The Right To Know Act: Two Simple Bills to Protect the Rights of New Yorkers
- New York City 06/29/2015 by Linda Perry (WBAI News)

The NYC Council‘s Committee on Public Safety started out the week on Monday with a hearing on bills aimed at improving NYPD/Community relations. This follows a week where the City Council adopted a budget that adds 1,300 new positions within the NYPD.

Two bills comprise The Right to Know Act, the right to know who is stopping you, why and the right to refuse a search without probably cause.   

At the hearing NYPD Commissioner Bratton put forth the goal of restoring trust between the NYPD and the communities it polices. Brooklyn Council member Brad Lander standing with Communities United for Police Reform at City Hall said trust isn’t a one way street.  "It's got to be a two way street and so these simple ideas - you get to know who is stopping you and why and if a search is being conducted, you have a right to know your consent is required."

Lander says the Right to Know Act will not hamstring the NYPD but will strengthen community police relations. Co-sponsor of the legislation is Council Member Ritchie Torres from the Bronx. He says Commissioner Bratton seems onboard in theory with the Right To Know Act but differs in how to go about these changes.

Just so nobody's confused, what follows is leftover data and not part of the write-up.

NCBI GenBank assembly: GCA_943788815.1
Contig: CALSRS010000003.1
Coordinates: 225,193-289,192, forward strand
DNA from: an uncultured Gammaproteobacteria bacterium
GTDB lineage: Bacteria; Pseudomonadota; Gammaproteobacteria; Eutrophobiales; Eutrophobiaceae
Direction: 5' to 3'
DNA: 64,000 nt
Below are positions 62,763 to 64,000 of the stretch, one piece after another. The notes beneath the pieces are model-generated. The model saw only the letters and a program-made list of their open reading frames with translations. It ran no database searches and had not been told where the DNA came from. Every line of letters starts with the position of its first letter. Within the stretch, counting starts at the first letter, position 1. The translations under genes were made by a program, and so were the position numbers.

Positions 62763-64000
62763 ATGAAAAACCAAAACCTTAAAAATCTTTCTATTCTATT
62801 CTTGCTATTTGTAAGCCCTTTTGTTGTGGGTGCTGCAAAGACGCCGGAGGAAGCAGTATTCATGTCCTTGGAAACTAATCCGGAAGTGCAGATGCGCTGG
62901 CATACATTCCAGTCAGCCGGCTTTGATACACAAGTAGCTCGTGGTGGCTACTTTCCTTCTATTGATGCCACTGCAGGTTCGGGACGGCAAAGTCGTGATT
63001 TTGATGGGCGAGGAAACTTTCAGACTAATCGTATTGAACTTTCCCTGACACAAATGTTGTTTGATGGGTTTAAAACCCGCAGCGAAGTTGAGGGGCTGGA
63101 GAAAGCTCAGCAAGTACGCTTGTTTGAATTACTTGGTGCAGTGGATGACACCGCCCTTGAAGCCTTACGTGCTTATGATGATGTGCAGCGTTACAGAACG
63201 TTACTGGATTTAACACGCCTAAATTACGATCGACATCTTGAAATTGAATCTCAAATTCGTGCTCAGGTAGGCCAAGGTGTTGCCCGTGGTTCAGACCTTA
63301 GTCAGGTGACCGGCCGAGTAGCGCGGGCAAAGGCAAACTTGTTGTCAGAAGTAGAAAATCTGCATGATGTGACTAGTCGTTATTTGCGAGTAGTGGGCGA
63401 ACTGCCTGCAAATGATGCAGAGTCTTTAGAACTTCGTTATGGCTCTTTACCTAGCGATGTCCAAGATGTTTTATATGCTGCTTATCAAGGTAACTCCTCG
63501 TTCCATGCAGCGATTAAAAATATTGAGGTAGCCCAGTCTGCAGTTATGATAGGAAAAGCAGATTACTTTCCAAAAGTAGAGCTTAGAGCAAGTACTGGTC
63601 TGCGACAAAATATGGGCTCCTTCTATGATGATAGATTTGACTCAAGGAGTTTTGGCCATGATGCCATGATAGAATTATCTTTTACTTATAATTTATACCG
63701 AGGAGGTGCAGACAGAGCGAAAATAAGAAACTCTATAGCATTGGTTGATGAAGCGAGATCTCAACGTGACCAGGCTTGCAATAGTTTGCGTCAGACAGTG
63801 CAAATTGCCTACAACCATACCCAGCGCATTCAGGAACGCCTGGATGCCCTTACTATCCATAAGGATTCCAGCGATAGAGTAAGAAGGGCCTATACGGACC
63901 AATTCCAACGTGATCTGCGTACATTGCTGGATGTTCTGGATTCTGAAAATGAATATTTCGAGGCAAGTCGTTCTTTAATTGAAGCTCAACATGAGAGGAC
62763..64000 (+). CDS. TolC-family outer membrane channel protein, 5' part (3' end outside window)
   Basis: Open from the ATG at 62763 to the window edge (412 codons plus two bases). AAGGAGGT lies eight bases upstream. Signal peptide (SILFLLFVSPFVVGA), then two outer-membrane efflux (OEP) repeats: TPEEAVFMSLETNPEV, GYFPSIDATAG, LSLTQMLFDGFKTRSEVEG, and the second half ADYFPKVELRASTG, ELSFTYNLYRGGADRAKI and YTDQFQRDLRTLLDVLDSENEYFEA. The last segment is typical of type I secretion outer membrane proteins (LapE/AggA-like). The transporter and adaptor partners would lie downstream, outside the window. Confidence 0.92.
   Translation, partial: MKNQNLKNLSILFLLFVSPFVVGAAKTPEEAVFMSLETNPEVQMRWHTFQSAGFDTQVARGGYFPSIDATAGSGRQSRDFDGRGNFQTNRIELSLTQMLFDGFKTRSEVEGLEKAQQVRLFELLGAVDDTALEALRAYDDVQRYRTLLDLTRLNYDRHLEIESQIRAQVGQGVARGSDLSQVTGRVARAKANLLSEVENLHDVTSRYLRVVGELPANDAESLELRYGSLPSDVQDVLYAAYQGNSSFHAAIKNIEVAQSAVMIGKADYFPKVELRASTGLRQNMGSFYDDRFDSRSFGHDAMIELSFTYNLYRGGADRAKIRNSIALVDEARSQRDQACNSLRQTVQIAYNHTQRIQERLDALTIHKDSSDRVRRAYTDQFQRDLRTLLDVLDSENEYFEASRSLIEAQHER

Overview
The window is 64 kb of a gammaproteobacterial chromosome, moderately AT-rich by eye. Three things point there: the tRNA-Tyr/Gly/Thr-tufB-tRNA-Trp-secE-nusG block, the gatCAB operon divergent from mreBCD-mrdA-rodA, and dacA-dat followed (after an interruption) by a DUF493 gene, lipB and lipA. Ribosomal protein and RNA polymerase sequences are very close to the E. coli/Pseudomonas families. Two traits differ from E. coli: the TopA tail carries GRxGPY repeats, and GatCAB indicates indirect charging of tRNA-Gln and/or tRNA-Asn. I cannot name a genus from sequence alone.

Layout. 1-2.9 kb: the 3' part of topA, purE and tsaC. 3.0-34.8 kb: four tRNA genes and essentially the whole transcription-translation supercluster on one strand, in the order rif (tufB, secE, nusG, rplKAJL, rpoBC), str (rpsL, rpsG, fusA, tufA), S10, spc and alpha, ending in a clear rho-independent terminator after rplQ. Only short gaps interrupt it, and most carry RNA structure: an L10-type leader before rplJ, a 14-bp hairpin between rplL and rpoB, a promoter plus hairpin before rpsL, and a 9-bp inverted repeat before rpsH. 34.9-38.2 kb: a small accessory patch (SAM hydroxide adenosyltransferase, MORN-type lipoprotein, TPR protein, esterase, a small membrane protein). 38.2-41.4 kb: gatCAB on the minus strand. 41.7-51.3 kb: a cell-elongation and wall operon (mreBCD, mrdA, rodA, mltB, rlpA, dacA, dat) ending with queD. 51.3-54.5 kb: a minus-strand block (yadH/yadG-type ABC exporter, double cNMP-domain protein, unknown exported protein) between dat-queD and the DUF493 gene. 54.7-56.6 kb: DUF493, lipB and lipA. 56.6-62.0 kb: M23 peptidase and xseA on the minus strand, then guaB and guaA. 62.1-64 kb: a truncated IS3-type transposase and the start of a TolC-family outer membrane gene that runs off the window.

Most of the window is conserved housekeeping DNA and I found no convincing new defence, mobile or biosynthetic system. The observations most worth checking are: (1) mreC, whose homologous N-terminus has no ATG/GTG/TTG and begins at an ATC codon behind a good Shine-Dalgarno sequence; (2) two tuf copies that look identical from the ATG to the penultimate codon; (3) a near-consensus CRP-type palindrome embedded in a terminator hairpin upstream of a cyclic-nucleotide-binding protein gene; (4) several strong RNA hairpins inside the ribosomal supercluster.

"The Commissioner believes the reforms should be implemented by the internal procedures of the NYPD's bureaucracy. I believe the reforms should be implemented through a democratic transparent process." 

Torres said what critics are saying is wrong. "Critics are claiming we are introducing radical, leftie legislation that will handcuff police officers. The reality is the Right to Know has been endorsed by the Presidential Task Force on Police Reform." 

The Council Member says the NYPD is not special. It’s not exempt from local law. With community members testifying for the Right to Know Act, Torres says the next step is to seek more input from the NYPD, to build more support for the legislation and ultimately pass the bill. The Inspector General would have a role in monitoring compliance with the Right to Know Act.


headline photo
Council Members Ritchie Torres, Antonio Reynoso, Jumaane Williams and NYCLU's Donna Lieberman Stand with Communities United for Police Reform at City Hall, June 29, 2015


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